Thank goodness the test was a success or we would have no DRS!
     
  14. yec2521

    yec2521 New Member

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    there is on one of the video's a clip taken from the cab just asd its about to hit the flask so it could well be a camera that we see. the camera would be in a reinforced case so its maybe that that looks so big in the middle of the cab
     
  15. simon

    simon Resident of Nat Pres

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    we would, the flasks would have just have been redesigned.
     
  16. MarkinDurham

    MarkinDurham Well-Known Member

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    How typical of the likes of Greenpeace to attempt to belittle the science (in this case a very practical and realistic test) just because they didn't like the result... I still watch that video sequence with amazement - it's like that one where the Smart car hits the big concrete block at great speed - the car doors can still open, although the science says that any occupants would die simply because of the forces of deceleration.
     
  17. Woodster21

    Woodster21 Member

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    Slightly off topic i was present when the HSE were testing cup and cone attachments to Mk 1 stock at Rowsley (Peak Rail) during the early (mid?)1990's. This involved Penyghent propelling 2 carriages from Church Lane Crossing and releasing them at approximately 40mph into 2 stationary Mk1's at Rowsley South. Never really found out what the result was.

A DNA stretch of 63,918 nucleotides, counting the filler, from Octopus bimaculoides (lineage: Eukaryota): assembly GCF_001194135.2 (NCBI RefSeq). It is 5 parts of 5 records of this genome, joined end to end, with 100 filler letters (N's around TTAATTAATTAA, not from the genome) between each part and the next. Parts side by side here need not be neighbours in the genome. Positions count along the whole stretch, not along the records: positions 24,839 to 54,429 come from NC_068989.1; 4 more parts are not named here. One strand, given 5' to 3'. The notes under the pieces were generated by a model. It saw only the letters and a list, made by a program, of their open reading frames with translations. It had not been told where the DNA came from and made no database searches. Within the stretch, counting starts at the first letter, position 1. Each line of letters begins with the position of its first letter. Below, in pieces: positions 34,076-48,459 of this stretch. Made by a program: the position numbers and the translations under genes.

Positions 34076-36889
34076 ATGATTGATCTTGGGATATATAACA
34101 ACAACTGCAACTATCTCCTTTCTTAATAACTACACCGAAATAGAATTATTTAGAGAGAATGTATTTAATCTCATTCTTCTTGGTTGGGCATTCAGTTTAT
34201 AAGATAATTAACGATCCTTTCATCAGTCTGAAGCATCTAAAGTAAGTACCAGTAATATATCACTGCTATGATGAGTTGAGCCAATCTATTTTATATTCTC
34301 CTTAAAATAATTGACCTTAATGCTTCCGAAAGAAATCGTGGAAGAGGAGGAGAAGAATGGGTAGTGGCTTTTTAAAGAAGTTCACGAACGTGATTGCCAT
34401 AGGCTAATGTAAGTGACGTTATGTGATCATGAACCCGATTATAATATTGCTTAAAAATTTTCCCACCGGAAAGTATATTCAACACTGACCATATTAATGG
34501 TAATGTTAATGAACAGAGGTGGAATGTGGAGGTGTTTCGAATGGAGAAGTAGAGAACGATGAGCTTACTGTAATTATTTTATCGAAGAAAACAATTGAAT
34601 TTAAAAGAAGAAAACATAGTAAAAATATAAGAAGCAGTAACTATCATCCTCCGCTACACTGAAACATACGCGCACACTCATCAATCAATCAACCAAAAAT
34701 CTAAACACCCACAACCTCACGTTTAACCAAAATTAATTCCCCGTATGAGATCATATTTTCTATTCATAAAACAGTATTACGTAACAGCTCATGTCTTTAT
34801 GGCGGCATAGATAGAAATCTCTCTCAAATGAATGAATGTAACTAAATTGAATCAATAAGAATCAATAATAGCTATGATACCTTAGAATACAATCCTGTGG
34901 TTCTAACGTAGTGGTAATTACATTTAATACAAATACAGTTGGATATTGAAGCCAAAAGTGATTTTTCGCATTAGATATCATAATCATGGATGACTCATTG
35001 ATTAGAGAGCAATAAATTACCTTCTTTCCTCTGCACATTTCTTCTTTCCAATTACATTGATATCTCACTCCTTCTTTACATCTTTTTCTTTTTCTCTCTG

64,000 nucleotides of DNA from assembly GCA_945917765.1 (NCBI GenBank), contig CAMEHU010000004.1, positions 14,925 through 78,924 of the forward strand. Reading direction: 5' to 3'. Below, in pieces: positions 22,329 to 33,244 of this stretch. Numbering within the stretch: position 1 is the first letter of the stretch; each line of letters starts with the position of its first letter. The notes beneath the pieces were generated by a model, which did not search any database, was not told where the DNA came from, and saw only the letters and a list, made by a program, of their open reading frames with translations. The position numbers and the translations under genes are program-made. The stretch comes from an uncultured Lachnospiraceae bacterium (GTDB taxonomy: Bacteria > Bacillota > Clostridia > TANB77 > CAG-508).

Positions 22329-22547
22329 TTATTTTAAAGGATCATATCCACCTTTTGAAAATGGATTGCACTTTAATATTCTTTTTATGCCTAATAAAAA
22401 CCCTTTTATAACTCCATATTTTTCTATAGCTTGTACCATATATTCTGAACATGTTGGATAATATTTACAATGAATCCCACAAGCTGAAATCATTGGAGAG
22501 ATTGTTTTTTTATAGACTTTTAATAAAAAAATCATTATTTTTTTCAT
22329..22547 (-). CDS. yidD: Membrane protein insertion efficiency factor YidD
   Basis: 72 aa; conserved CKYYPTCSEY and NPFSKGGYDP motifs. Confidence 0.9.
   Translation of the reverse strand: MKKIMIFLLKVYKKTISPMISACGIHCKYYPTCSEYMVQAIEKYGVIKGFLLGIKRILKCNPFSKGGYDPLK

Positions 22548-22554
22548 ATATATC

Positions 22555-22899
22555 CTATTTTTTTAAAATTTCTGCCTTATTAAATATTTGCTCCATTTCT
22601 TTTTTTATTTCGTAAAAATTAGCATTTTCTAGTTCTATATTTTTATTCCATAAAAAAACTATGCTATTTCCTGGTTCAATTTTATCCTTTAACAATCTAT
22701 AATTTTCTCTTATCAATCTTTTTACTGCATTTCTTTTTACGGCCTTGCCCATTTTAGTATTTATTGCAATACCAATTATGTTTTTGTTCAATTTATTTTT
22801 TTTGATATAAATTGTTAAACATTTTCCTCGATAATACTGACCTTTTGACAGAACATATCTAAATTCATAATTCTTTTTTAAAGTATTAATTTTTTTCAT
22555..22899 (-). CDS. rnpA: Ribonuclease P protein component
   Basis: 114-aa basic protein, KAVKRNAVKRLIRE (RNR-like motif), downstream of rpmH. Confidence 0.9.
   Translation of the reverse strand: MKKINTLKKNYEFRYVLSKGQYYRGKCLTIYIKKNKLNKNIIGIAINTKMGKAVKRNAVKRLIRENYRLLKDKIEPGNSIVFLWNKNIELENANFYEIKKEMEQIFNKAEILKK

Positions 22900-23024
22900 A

18. streuth

    streuth New Member

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    I'm not a Greenpeace activist, but I'm not sure it was a "worst case" test.
    There's no doubt in my mind that the test was as stringent as it needed to be. I would have thought that some of the drop tests could easily be more aggressive than that of the rail test in 1984.

    My point is simple, the flask wasn't apparently trapped between the locomotive, and anything substantial. Seems to me that it's like kicking a football. Loads of smoke and dust, plenty of bent metal, but the forces on the container are relatively small. To get the energy of the train into the flask you have to have a couple of hundred tons of concrete directly behind the flask.

    There's no doubt in my mind that the test was publicity stunt, to prove to the masses that the flasks were safe, even though they were already known to be as safe as they could practically be. Unfortunately there's just no drama in a drop test.

    The reality is that there are very few places where a piece of track stops dead at a 200 ton concrete wall........

    .......Except perhaps a siding that leads up to the face of a narrow bridge.

    I just hope the handling constraints cover these scenarios.
     
  19. Mr Davo

    Mr Davo New Member

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    One of the buffers from the 46 is in a case at the NRM's warehouse, it was with a photo highlighting it flying through the air, although last time I saw it it had bacome quite anonymous - just a mangled buffer in a glass cabinet.

    I remember at the time them saying that the pressure in the flask had hardly dropped - my legal training made me think 'Ah!, so it leaked then!'
     
  20. Vulcan

    Vulcan New Member